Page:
286 Mass. 264

March 10, 1934 - May 23, 1934

Suffolk County

Present: Crosby, Field, Donahue, & Lummus, JJ.

Equity Jurisdiction, To relieve from results of fraud. Bona Fide Purchaser. Corporation, Transfer of stock.

Where it appeared in a suit in equity that the plaintiff, the owner of shares of corporate stock, for a certain purpose delivered to a stockbroker a certificate for the shares standing in the plaintiff's name, together with a stock power in the standard form signed by the plaintiff in blank; that subsequently the defendant demanded of the stockbroker certain other stock certificates which he was entitled to receive from the stockbroker as a result of a transaction with him, and later demanded collateral security therefor, which the stockbroker promised to give; that thereupon the stockbroker, in fraud of the plaintiff and without authority from him, delivered to the defendant as such collateral security the plaintiff's certificate, bearing the proper revenue stamps, and the stock power signed by the plaintiff; that the defendant received the plaintiff's certificate in good faith and without knowledge of the stockbroker's lack of authority so to transfer it; and that the stockbroker thereafter was adjudicated a bankrupt, it was held, that the defendant obtained a good title to the plaintiff's certificate and the shares represented thereby, and that the plaintiff was not entitled to recover the certificate from the defendant.

BILL IN EQUITY, filed in the Superior Court on December 30, 1931, described in the opinion.

The suit was heard by Whiting, J. The evidence was reported. Material findings by him, and a final decree entered by his order, are described in the opinion. The plaintiff appealed. The principal contention stated in her brief was that the finding, that the defendant Waldron obtained the certificate for one hundred thirty-five shares of the stock of Troy Blanket Mills "in good faith and without notice of the plaintiff's ownership therein, is clearly wrong on the evidence as reported."

The case was submitted on briefs.

J. Cavanagh, for the plaintiff.

F. W. Crocker, for the defendant Waldron.

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CROSBY, J. This bill in equity is brought to recover from the defendant Ruth A. Waldron one hundred thirty-five shares of the capital stock of the Troy Blanket Mills, alleged to have been obtained by the defendant J. Murray Walker & Company, Inc., from the plaintiff by false representations and delivered by the defendant corporation to the defendant Waldron without consideration, and with notice to her that the stock belonged to the plaintiff.

The case was heard by a judge of the Superior Court who found the following facts: For some time before November, 1931, the plaintiff had bought and sold securities through J. Murray Walker & Company, Inc., dealing with one Thayer, an agent of the corporation. As the result of those operations she had lost most of her property, but had kept two hundred seventy shares of the Troy Blanket Mills. Thayer induced her to borrow money upon this stock for the purpose of enabling her to get other securities in an attempt to recoup her losses. He told her that (as the stock was not listed it would be necessary for him to have the stock certificates to determine the amount which would be loaned. She agreed that he might have them for that purpose, and if the information was satisfactory she would borrow the money. Thereafter she delivered to him two certificates of this stock for one hundred thirty-five shares each; they had no blank form of transfer on the back thereof. While at the safe deposit vault she executed in blank an irrevocable stock power in standard form for each certificate, and gave these powers to Thayer. He agreed to let her know within a day or two what amount would be loaned. The next day she called up the defendant J. Murray Walker & Company, Inc., and stated that she did not desire to make the loan and asked for a return of the certificates. She was told that they had been sent out of the city, and that when they were returned she would get them. She had difficulty in seeing Thayer or any one connected with the defendant company who would admit knowing about the matter. When she succeeded in seeing such a person she was given evasive answers. She never was able to obtain either certificate. She executed an instrument of which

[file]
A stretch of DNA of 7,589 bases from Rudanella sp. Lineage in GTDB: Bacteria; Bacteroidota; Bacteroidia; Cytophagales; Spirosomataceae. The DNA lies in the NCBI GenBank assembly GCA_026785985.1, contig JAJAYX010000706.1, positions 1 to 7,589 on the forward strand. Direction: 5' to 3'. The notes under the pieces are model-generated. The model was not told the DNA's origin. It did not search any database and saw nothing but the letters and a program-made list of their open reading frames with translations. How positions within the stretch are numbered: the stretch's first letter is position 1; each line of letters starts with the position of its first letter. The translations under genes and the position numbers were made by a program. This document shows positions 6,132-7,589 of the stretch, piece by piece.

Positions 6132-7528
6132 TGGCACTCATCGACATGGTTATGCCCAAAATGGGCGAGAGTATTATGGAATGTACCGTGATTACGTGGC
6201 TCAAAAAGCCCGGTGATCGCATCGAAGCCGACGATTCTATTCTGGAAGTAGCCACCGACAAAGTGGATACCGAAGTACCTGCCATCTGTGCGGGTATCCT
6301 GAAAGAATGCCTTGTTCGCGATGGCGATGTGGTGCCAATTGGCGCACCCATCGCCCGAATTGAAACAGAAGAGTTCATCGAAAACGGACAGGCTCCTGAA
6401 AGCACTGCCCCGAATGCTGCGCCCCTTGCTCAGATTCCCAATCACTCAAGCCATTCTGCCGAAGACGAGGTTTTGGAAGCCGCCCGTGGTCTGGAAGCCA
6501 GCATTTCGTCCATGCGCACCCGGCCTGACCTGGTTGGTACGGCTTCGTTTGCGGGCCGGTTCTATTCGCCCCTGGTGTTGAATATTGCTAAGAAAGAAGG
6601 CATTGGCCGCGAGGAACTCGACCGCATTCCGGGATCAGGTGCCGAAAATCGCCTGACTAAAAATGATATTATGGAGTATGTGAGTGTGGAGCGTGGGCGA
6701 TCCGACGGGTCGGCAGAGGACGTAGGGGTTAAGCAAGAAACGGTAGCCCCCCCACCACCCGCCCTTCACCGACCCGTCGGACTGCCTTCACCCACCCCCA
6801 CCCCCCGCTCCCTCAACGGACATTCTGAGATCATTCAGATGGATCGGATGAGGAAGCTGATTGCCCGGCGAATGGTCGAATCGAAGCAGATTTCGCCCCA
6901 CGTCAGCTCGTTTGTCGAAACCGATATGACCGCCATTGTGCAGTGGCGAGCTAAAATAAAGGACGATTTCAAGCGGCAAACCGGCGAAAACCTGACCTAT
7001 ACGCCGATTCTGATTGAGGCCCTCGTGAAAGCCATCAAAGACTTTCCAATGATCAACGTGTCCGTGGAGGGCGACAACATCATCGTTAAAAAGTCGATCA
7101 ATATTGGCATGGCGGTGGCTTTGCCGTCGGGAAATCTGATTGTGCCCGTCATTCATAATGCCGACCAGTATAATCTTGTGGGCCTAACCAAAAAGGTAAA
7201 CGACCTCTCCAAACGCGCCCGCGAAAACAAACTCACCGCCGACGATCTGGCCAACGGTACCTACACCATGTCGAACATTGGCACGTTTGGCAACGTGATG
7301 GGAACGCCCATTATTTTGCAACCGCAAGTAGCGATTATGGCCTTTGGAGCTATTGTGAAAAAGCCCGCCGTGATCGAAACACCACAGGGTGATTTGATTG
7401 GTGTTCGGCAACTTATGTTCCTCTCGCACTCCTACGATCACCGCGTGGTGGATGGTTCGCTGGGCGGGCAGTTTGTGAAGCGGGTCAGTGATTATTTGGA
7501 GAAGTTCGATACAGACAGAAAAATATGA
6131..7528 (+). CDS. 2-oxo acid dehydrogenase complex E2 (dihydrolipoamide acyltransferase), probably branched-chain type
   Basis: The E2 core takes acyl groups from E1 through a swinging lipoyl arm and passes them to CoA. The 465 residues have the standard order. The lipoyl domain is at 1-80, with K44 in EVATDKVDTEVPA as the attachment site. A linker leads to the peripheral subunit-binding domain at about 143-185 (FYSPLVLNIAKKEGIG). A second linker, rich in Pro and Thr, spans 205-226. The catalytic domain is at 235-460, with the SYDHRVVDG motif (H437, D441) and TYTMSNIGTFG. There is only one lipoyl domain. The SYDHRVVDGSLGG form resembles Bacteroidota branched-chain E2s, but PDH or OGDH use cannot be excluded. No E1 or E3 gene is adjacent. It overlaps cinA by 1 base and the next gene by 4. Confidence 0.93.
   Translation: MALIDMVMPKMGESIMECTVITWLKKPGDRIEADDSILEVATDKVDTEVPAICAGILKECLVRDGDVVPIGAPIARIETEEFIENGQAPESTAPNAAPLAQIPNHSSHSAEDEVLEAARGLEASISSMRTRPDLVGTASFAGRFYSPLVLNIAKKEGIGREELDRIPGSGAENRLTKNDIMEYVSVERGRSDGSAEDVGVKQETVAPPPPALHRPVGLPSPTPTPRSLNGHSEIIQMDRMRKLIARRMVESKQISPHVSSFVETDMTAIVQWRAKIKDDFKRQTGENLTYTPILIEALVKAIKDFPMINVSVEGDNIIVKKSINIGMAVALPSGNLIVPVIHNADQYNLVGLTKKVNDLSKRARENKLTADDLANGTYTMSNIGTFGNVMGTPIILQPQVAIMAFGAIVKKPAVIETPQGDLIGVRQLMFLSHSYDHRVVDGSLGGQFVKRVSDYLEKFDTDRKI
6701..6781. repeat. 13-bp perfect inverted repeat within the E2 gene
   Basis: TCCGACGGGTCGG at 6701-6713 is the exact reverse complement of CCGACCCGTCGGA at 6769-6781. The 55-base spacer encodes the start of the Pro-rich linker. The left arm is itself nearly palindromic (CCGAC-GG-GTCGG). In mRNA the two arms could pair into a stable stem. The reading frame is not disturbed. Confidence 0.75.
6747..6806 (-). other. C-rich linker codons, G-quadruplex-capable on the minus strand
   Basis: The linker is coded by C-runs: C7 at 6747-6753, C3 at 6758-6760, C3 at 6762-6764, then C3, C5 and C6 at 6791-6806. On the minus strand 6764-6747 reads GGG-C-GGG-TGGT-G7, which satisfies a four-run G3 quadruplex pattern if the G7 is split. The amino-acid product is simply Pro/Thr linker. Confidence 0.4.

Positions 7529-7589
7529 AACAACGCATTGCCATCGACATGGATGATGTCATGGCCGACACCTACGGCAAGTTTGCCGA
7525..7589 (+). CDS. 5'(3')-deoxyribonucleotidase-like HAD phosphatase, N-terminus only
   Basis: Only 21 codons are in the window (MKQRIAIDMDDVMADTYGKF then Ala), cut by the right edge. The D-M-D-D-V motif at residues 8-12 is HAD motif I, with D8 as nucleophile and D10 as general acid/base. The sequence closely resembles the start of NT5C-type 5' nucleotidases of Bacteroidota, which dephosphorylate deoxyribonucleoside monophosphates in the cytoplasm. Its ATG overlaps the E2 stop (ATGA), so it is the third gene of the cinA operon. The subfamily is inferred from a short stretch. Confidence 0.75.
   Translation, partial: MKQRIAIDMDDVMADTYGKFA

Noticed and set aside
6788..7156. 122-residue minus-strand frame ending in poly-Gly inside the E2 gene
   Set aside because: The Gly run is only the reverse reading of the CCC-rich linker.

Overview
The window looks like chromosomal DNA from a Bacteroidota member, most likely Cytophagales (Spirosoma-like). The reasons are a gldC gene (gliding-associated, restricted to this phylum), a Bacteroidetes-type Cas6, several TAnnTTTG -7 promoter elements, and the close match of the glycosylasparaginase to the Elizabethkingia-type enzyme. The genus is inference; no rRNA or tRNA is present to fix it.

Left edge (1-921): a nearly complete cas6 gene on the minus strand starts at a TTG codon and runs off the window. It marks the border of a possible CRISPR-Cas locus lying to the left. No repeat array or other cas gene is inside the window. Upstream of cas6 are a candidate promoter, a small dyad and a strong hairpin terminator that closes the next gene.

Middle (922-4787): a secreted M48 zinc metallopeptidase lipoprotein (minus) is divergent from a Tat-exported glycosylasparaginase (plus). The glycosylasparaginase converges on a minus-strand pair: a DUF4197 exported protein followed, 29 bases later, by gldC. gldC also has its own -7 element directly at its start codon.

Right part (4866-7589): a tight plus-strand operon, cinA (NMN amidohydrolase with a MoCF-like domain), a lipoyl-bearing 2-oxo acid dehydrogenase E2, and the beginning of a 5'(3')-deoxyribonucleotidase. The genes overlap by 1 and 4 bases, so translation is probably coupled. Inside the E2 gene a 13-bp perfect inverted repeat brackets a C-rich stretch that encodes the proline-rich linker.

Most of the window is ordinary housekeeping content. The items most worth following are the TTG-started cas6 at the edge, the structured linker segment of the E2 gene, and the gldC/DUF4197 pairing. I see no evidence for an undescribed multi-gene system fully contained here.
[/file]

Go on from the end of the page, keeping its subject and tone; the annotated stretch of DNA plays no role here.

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the following is a copy: "Boston, Mass. November 4, 1931. TO WHOM IT MAY CONCERN: I hereby authorize J. MURRAY WALKER & CO., INC., to sell or use as collateral any securities standing in my name. WITNESS: D. F. Thayer SIGNED: Mary S. Ripley."

The judge found that the defendant Ruth A. Waldron was the owner of seventy-five shares of stock of the New England Telephone and Telegraph Company; that she desired to sell twenty-five of these shares and buy certain bank stock with the proceeds. She never had done any business with the defendant J. Murray Walker & Company, Inc., but went to its office and arranged for it to sell twenty-five shares of her stock, and to buy stock of the National City Bank and the Guaranty Trust Company with the proceeds. She delivered the seventy-five shares of the New England Telephone and Telegraph Company and obtained a receipt in her name stating "25 to sell and 50 shares to be returned in the name of above." Later she received a memorandum that the twenty-five shares had been sold, and that the bank stock had been purchased, and she received a check to her order for a small balance. She did not receive the new certificates for several weeks thereafter, but found that her certificate for seventy-five shares had been received by the company and that new certificates for seventy-five shares had been issued in the names of other persons. She immediately went to the defendant J. Murray Walker & Company, Inc., and demanded her certificates but failed to receive them. Thereafter she went to the defendant company with counsel and demanded collateral security if her stock could not be delivered, but her demand was not complied with; later she was told that the company would be able to give her security on the following morning. The next morning she was given certificate numbered 128 of the Troy Blanket Mills for one hundred-thirty-five shares of stock. This certificate was made out in the name of the plaintiff, and had thereon the proper revenue stamps, with cancellation date of December 9, 1931, together with stock power above referred to signed by the plaintiff. A